There might be such a thing as researching a purchase too thoroughly. I greatly desire to pick up Paper Mario: Sticker Star, just released for the 3DS last month. Here’s the review link. Much of the reason why I anticipate it is because of generally positive experiences in the Paper Mario series before. But money has become tight recently, so rather than just dive in I decided to research the purchase before hand – a typical action for gamers. And I came across a couple of odd references that make me wonder again about my tastes.
The article is a column of Iwata asks for Paper Mario, visible here. In the article, President Iwata interviews his development team, with the notable absence of Mr. Miyamoto, about their roles in the development of Paper Mario: Sticker Star. Most notable for me was the part where Kensuke Tanabe commented on the value of story in a Mario RPG:
With regard to the story, we did a survey over the Super Paper Mario (April 2007 Wii) game in Club Nintendo, and not even 1% said the story was interesting. A lot of people said that the Flip move for switching between the 3D and 2D dimensions was fun.
-Kensuke Tanabe, from the Iwata Asks column
This quote implies an authority, specifically the surveys available on Club Nintendo, to claim that story is the least valuable part of the Super Paper Mario experience. While that certainly is one way to interpret the data, another might be that Nintendo and Intelligent Systems didn’t find the right story to work with.
I’ve always liked the Paper Mario Series, but in full honesty I loved Paper Mario: The Thousand Year Door (2004 Gamecube) much more than the 2007 Super Paper Mario. This I always put down to personal tastes, but I guess a lot of people didn’t like the story of SPM07. Qualifying what everyone has so much trouble with is beyond me, but as for my preferences, I found Thousand Year Door stretched the old Mario classic story: Peach is kidnapped by the X-Nauts and feeds clues to Mario to lead him to the lost treasures needed to find her, a much more enjoyable tale than SPM. In fact, I really don’t know how to summarize that story.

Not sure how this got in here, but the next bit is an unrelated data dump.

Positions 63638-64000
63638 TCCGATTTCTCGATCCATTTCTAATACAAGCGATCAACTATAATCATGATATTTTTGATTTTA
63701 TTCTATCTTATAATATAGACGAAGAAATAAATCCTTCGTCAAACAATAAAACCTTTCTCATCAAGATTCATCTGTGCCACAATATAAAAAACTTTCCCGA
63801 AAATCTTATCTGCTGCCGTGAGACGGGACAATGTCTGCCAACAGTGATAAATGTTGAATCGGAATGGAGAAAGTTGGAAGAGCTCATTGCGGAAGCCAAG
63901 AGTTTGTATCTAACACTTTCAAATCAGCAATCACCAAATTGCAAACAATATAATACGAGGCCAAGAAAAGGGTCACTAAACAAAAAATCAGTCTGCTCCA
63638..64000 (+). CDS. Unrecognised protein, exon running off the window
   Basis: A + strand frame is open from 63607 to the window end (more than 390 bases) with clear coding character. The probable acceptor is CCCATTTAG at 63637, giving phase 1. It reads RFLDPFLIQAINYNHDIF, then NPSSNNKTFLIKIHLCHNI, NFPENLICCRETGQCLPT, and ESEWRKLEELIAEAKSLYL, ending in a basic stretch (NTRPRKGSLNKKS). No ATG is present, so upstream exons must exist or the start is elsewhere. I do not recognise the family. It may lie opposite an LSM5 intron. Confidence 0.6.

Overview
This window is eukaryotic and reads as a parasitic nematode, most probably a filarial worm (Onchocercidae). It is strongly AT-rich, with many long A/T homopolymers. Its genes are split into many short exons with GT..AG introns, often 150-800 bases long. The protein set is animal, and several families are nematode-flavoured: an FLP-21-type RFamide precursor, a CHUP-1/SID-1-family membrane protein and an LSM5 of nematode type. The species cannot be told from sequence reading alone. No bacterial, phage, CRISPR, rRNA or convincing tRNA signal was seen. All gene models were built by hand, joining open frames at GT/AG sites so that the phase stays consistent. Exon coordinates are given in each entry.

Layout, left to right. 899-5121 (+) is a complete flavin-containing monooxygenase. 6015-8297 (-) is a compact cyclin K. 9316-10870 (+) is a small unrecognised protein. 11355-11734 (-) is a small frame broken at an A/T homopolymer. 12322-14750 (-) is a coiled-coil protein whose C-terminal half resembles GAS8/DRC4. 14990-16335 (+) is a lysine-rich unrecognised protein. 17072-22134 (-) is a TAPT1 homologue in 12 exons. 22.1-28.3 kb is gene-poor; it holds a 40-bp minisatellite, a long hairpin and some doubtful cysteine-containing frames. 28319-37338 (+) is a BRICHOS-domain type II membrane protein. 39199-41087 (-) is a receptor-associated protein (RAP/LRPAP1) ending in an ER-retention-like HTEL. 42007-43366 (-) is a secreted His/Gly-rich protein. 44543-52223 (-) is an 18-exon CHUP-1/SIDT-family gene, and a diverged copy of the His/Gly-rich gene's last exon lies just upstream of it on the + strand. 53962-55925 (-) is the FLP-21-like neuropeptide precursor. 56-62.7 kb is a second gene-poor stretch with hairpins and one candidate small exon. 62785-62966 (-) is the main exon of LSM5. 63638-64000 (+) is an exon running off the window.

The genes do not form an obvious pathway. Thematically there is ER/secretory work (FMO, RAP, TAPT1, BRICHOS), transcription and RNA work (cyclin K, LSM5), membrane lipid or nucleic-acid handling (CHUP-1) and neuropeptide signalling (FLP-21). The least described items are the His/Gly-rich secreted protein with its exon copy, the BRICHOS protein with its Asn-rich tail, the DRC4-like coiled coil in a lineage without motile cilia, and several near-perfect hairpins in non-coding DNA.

Considering the story from its components, SPM featured a forgettable cast of powers masquerading as characters; they each mutter quirkly one liners, then join the group and never say another word. The focus moves from the full cast to a subset, one that features Mario, Luigi, Peach, and Bowser, together with four original characters intended to add drama to the mix and serve as antagonists. Thousand Year Door for contrast includes new antagonists in the X-Nauts and Shadow Sirens, but these enemies aren’t intended to be matched opposites of the heroes, and the heroes themselves are much more full of character, a koopa with a bandage on his nose, an old sea-bomb (a bomb-omp dressed up like an old sailor), and a pink goomba with a miner’s helmet telling all of the monsters weak points. They seem to fit their surroundings better, as though they had real lives in Rogue’s Port, rather than simply living in boxes until the heroes come to collect them. Thousand Year Door had its weaknesses story wise, but I found it a nice lurch forward for Nintendo, a company with deep roots in shallow story telling.
I’m probably reading too much into these things, for after all, Mr. Miyamoto is famous for his claims that Mario’s stories should be kept spare. There’s a good editorial on that opinion here. But the Iwata Asks feature suggests a future focus on gameplay without the story. While I love Mario games for their gameplay, I found the push for platforming aesthetics with flat characters (literally and figuratively) interrupting me to talk about the weather less than enjoyable. Paper Mario suits the need for a deeper story about the characters of the Super Mario universe, and it works better as a deeper narrative exploration. While I still plan to give it a play through early in the New Year, I hope my deep memory with the franchise is not going to work against me.